America’s certainly not perfect. It’s not Utopia. Nor is it the Dystopia that you and other anti-Americans see it as. I view you anti-Americans as the mirror-image of those you hate. You give America no due for what is good about her, and seek to blame America for everything, just as your hated counterparts acknowledge no American mistakes.

    Most of America’s social problems (high incarceration rates, perceived “rotten” schools, no national health insurance scheme) result from the large population of Third Worlders living in our midst. Granted, we did it to ourselves, by importing slaves (albeit under the approving eyes of our then colonial masters) who never shed their Third World ways, and now cause no end of social problems. This massive Third World population is a burden Europe never faced until recent decades, for you generally only tolerated slavery (and those who would be enslaved–Third Worlders) in your colonies, not in the mother countries. Foolishly, you Europeans decided after WWII that your economies needed additional workers, workers who could only come from the Third World. Now, Europe is being inundated with fecund Third Worlders. Your social problems will dwarf America’s in a matter of decades. It’s likely we’re witnessing the extinction of European peoples. You’ll pardon me for experiencing a little schadenfreude. All and all, I’m sad that Europe is being destroyed from within. But you can’t blame a guy for enjoying seeing Europe suffer and die from the same ills Europe so long accused America of. ha ha! Europe’s dying! ;) America will bury you.

  2. The slaves are still being brought in Bill. There is no idea of social justice or a labour shortage involved – they are just being brought in as a stick to beat the working man with. You don’t want to work for $8 an hour? Well, I’ve got five guys here who’d be happy to have the job at $5/hour!

    Figuratively speaking. The salaries depend on the field.

    You really haven’t addressed the macroeconomic questions raised in the original article though.

  3. Bushwick Bill Bushwick Bill

    Alec said:
    “The slaves are still being brought in Bill. There is no idea of social justice or a labour shortage involved – they are just being brought in as a stick to beat the working man with. You don’t want to work for $8 an hour? Well, I’ve got five guys here who’d be happy to have the job at $5/hour!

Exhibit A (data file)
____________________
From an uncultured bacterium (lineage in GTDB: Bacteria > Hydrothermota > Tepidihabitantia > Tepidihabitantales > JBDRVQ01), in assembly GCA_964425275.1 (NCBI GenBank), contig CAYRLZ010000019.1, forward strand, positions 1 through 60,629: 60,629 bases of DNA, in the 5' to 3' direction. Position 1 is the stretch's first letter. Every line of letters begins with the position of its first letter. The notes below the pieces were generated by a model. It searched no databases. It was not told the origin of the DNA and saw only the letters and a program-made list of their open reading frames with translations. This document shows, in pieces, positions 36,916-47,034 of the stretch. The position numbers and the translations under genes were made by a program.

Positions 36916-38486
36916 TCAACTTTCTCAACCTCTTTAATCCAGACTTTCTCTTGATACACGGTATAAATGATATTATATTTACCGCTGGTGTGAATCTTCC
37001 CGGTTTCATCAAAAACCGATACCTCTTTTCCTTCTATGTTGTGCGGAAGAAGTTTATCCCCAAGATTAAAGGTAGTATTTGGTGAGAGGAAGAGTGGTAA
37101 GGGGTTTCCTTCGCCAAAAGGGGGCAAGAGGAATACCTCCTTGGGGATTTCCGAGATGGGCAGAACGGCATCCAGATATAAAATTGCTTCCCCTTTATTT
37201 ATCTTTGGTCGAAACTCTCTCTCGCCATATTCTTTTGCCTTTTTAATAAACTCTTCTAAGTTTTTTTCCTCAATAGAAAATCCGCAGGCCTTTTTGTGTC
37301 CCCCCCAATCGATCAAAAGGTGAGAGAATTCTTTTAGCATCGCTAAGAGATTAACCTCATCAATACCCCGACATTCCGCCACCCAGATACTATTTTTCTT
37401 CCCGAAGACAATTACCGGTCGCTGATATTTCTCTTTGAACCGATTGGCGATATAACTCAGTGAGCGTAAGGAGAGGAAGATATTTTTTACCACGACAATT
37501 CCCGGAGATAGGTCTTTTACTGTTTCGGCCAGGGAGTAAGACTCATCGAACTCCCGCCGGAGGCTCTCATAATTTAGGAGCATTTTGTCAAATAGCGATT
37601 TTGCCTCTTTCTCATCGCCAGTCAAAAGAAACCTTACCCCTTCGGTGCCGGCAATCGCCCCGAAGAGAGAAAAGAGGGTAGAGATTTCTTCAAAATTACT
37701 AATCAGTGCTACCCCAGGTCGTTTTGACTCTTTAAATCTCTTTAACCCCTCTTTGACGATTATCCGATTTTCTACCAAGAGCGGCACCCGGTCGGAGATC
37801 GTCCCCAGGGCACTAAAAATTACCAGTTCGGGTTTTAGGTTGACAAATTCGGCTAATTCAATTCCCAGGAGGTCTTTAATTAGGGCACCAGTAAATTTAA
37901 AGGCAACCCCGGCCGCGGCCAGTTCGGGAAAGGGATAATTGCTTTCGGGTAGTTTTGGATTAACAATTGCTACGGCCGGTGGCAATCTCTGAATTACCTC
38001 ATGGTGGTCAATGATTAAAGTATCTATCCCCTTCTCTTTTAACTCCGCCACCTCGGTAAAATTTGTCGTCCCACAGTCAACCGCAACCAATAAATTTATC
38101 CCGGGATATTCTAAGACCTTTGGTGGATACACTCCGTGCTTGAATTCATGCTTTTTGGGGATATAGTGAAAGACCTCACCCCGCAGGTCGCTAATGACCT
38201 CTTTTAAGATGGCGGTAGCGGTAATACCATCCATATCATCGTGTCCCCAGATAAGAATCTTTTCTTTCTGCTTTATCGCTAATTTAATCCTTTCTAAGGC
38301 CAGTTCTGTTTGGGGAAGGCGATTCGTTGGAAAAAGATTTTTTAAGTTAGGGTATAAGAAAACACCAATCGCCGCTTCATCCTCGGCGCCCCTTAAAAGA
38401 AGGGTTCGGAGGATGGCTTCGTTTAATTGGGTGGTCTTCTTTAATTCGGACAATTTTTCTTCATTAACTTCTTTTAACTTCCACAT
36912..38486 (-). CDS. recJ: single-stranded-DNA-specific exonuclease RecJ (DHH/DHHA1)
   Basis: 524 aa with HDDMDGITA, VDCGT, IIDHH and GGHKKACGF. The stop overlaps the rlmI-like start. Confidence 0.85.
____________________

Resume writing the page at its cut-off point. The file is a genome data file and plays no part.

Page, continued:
Figuratively speaking. The salaries depend on the field.”

    They’re not slaves, not even figuratively speaking. These Third Worlders risk their lives and their life savings trying to reach the USA, and once here endure lives of squalor, because they now have food in their bellies, a roof over their heads, and can save money to send home to their families, or–worse for Americans–to save up to send for their families.

    That said, no one wants to secure American borders more than I do. One reason I so loathe Geo. Bush is because he is completely unconcerned with the problem of illegal immigration. GW Bush is in the pocket of the businessmen who benefit from undocumented laborers, laborers to whom they can pay a fraction of what they’d have to pay American laborers–white or black–and for whom no benefits (read retirement and health care) are paid.

    The problem is, the American Left wants these illegal immigrants to keep coming for reasons of their own. The American left hates traditional white America, and wants to see it killed off, and is doing it’s best to achieve that by transforming America into a Third World cesspool.

    So the American working and middle class gets it from every direction, from the Right business class, who want cheap labor, and from the Left Marxists, who hate traditional America.

    “You really haven’t addressed the macroeconomic questions raised in the original article though.”

    I have to plead ignorance, because I don’t know what the solution is. I agree with you completely that each nation needs to manufacture, that no nation can be a “service only” economy. I sometimes use the analogy that America has to manufacture because otherwise, what will we all do, survive by delivering pizzas to each other? I think an American senator made the same point before me (Byrd of W. Virginia, perhaps), saying we can’t all do each other’s laundry. Every time I force myself to stroll through a Wal-Mart here in Middle America, I pick up items at random and look for place of manufacturer. Almost all of the “shit” available for purchase in Wal Mart–that most middle American of places–is manufactured in China. Is that sustainable? I don’t think so. What’s the answer? I have no friggin’ clue. Have you, Alec? If you do, please let me know, I’m very interested to find a way out of this ‘race to the bottom.”

  4. Bushwick Bill Bushwick Bill

    Alec said:
    “The slaves are still being brought in Bill. There is no idea of social justice or a labour shortage involved – they are just being brought in as a stick to beat the working man with.”

    Oh, just to follow up on this, you can mark my words, if America ever decides to get its act together on the illegal immigration issue and start to deal with it, the same people like Alec who now criticize America for “importing slaves” when there is no labor shortage will criticize America for dealing with the problem, that is, deporting millions of Third Worlders. Mark my words. Because to the haters–the people like Alec for whom nothing America has done or will ever do is “good”–it will be just another tool with which to beat up on Americans. “Look at the evil Americans, expelling poor people who have committed no crimes other than to have crossed some “artificial” border! How evil those Americans are!”